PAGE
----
Car drivers in Kirkcaldy have been asked to play their part in tackling the brutality of people trafficking.
The town has been highlighted as a destination where victims of human trafficking have been forcefully relocated and enslaved.
Kirkcaldy is one of 27 Scottish locations where victims have been identified and a new national initiative has been launched to help tackle the crime by highlighting industries in which many victims are forced to participate.
Michael Matheson, Cabinet Secretary for Justice, said: “Human trafficking is a complex crime which involves adults and children being traded and exploited for personal benefit.
“It is an abuse of human rights which causes victims lasting physical and psychological damage.
“We want to make people aware of the different industries in which human trafficking can happen so we can start to effectively tackle this crime and stop this abhorrent abuse of human rights.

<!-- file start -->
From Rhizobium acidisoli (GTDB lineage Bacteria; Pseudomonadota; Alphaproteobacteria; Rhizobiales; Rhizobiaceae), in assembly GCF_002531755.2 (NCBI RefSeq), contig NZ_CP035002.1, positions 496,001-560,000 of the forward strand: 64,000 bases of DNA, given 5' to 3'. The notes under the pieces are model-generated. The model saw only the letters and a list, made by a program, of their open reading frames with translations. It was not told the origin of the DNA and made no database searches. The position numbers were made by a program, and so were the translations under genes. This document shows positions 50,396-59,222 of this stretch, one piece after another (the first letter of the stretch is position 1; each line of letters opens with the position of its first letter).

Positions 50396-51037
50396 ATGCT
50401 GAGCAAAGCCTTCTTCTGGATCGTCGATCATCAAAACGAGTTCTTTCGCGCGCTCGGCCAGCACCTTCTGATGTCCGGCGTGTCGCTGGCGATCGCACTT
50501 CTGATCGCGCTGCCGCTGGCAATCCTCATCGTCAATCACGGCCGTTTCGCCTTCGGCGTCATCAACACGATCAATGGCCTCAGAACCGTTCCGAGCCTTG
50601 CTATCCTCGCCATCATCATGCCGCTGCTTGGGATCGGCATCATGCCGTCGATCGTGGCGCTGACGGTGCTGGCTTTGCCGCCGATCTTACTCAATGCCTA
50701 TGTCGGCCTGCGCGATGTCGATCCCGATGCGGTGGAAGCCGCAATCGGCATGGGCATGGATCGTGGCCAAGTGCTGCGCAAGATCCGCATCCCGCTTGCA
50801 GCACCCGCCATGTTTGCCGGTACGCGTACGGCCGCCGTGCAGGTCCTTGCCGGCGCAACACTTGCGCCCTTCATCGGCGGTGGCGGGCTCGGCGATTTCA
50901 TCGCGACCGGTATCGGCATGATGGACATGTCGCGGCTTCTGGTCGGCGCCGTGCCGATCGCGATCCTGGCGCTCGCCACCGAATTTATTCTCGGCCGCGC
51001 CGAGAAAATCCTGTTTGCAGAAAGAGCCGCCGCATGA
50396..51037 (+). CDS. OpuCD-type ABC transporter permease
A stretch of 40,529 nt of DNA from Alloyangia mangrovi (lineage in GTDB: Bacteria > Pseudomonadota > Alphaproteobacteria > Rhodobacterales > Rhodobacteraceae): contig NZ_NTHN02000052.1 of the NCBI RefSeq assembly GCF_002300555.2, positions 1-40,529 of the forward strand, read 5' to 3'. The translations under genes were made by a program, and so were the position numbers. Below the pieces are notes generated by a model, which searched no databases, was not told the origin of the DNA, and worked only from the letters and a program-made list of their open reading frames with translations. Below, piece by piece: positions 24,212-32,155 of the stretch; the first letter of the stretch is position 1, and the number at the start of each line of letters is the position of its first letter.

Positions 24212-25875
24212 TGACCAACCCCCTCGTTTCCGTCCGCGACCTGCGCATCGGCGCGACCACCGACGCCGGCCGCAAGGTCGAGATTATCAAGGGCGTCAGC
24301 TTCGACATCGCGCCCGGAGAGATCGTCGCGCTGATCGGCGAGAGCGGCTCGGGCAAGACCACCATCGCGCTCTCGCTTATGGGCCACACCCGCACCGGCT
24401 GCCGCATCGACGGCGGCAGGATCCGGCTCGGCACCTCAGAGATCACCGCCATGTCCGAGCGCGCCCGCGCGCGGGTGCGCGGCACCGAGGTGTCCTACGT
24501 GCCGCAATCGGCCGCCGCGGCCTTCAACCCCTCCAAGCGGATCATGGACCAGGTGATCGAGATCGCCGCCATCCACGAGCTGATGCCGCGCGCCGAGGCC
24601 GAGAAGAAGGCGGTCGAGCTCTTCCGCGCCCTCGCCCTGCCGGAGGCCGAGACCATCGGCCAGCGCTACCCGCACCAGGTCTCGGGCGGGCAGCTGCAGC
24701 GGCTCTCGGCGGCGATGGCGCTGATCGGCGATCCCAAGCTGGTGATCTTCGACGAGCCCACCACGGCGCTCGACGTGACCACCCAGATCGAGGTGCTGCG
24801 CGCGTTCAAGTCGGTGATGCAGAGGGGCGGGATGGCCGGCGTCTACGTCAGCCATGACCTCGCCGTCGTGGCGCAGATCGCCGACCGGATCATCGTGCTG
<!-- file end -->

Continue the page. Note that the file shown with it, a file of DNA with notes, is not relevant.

“I would encourage anyone who has concerns to report them to help bring human trafficking to an end in Scotland.”
Latest figures show there were 1,501 potential victims of trafficking identified in Scotland in 2016 — a 52 per cent increase since 2013.
Recent research has revealed that 70% of people surveyed believe that human trafficking relates to sexual exploitation, however, the campaign is aiming to change perceptions and highlight that forced labour can happen in a range of industries including nail bars, car washes, construction and fisheries.
As part of a new national campaign to raise awareness of the crime, volunteers gathered in Kirkcaldy’s Oswald Wynd car park to offer free screen cleans.
Backed by organisations including Police Scotland, Migrant Help and Trafficking Awareness Raising Alliance (TARA), agencies say that victims can often be withdrawn, scared and not willing to talk, with an appearance of being unkempt, badly nourished, or appearing to be controlled by another person.
Criminal gangs are at the heart of human trafficking, capitalising on the desperation of those living in poorer parts of the world, mostly Eastern Europe or South-East Asia, to bring them to Britain under false pretences.